Most people have heard of IBS but you may well ask the question “What is IBS, or irritable bowel syndrome?”
IBS, or irritable bowel syndrome, is a common functional digestive disorder which is characterised by a group of symptoms affecting the gut. Irritable bowel syndrome can also be referred to as spastic bowel, spastic colon, nervous colon, IBS colitis or mucous colitis.
What are the main symptoms of IBS?
Symptoms of IBS can include diarrhoea and/or constipation, bloating, flatulence, abdominal pain and cramps and/or mucus in the stool. Sufferers may have periods of time where they have no symptoms at all followed by periods of flare-ups and can also experience alternating symptoms.
How is IBS diagnosed?
Lots of people say they suffer from IBS but may not have had any investigations or even seen their GP. So how is IBS or irritable bowel syndrome diagnosed?
IBS is diagnosed through investigation and exclusion of other causes using what’s called ‘Rome IV diagnostic criteria’. To do this, your doctor will first look for signs which may indicate another health condition and need further investigation such as anaemia, vomiting, persistent pain, swallowing difficulties, blood in the stool or black and tarry stools, bleeding from your rectum or unexplained weight loss. They may ask questions relating to your family history, what medications you are taking, whether you’ve had any recent infections or life events that may have triggered symptoms, what your diet is like and also ask you about any other associated health conditions that you have.
What is the Rome IV diagnostic criteria?
The Rome IV diagnostic criteria provides medical practitioners with a set of symptom-based criteria which need to be met in order to diagnose IBS. This also helps the practitioner to assess which type of IBS they are dealing with and to choose a treatment which is most likely to be effective in that particular case.
To be eligible for a diagnosis of IBS, the doctor will first check that your symptoms started at least six months ago and that you have experienced recurrent abdominal pain, on average, at least one day per week in the last three months. They will then check whether your pain is associated with two or more of the following:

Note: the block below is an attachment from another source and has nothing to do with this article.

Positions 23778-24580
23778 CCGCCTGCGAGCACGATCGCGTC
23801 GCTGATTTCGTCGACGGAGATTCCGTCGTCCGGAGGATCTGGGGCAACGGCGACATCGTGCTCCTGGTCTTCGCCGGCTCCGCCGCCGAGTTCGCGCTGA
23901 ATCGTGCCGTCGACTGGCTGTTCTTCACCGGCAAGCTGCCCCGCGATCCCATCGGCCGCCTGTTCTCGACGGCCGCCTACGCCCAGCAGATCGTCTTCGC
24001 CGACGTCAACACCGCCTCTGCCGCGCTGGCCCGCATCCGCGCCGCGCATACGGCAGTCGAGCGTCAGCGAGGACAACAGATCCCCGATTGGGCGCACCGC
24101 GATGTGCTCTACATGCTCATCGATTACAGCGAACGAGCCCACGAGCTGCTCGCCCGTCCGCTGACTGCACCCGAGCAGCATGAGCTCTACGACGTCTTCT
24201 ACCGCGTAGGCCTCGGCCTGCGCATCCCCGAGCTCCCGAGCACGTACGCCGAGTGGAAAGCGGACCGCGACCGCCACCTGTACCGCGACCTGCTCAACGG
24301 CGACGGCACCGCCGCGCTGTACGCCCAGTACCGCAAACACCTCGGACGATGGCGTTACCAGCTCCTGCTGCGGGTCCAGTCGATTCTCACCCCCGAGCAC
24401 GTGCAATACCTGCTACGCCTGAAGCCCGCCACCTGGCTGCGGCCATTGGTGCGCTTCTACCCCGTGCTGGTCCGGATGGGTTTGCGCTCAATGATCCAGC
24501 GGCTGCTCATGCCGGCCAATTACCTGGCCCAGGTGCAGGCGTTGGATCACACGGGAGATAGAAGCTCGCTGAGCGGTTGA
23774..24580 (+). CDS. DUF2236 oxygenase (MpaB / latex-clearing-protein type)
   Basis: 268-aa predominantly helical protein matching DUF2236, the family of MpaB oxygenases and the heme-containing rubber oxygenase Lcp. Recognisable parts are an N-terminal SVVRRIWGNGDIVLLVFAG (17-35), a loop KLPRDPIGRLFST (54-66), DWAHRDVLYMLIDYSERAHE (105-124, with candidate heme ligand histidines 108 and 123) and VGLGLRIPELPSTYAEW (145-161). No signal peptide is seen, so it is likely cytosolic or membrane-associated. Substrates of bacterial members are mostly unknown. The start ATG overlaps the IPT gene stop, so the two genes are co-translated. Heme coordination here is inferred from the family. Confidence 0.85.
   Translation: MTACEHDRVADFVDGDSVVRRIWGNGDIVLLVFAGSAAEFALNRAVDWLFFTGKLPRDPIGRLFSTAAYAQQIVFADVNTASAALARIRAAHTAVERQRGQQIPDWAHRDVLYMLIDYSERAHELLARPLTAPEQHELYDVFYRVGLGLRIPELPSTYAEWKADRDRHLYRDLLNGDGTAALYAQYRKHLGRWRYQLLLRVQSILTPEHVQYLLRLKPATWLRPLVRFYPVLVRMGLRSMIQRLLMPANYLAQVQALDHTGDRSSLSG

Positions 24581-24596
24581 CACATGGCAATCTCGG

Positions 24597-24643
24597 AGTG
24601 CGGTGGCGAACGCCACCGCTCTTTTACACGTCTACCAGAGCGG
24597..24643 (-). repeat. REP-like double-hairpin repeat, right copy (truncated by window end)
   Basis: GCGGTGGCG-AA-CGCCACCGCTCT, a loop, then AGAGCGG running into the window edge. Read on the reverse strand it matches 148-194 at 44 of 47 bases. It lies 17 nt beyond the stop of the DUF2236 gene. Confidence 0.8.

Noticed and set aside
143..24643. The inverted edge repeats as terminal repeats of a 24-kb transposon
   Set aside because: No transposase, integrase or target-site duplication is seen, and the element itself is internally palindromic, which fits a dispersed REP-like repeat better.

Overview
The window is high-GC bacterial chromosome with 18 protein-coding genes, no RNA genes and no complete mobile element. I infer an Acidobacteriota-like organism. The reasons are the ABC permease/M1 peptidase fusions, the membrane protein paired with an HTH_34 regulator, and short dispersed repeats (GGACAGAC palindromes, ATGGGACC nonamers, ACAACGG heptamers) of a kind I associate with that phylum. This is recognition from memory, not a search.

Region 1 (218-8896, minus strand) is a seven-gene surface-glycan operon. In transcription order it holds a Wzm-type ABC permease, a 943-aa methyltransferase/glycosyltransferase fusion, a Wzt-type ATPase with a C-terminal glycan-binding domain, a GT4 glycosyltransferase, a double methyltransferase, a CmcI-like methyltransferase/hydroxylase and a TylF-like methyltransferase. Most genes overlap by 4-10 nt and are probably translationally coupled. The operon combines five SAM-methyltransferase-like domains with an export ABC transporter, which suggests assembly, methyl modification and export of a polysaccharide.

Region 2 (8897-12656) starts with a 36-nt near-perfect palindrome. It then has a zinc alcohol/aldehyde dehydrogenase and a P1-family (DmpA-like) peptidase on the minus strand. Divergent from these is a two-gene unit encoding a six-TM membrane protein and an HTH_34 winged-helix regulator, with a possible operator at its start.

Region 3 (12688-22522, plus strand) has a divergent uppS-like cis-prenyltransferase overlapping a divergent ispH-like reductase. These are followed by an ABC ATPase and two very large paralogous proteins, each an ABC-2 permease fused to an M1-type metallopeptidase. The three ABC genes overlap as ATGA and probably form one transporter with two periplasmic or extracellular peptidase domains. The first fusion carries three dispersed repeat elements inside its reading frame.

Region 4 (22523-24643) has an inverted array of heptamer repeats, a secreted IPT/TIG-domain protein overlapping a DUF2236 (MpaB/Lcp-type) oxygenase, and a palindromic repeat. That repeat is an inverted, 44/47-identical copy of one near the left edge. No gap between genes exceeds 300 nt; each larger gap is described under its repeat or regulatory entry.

- Pain related to your bowel movements – it may get worse or improve after opening your bowels.
- Pain associated with a change in how often you have a bowel movement.
- Pain associated with a change in the appearance of your stools.
If you have met these criteria, IBS is then split into four different subtypes (groups) depending on the particular pattern of bowel movements. Treatment recommendations are based on the specific pattern of IBS so it’s important to know which type you have.
What are the four different subtypes of IBS?
- On days when you have an abnormal bowel movement, more than 25% of your stools are loose or watery and less than 25% of your stools are hard or lumpy
- On days when you have an abnormal bowel movement, more than 25% of your stools are hard or lumpy and less than 25% of your stools are loose or watery
IBS-M (mixed bowel habit):
- On days when you have an abnormal bowel movement, more than 25% of your stools are hard or lumpy and more than 25% of your stools are loose or watery
- Bowel movements do not fall into any of the above subtypes but all other diagnostic criteria for IBS are met.
Camilleri M. (2020). Irritable Bowel Syndrome: Straightening the road from the Rome criteria. Neurogastroenterology and motility : the official journal of the European Gastrointestinal Motility Society, 32(11), e13957. https://doi.org/10.1111/nmo.13957. Available at: https://onlinelibrary.wiley.com/doi/abs/10.1111/nmo.13957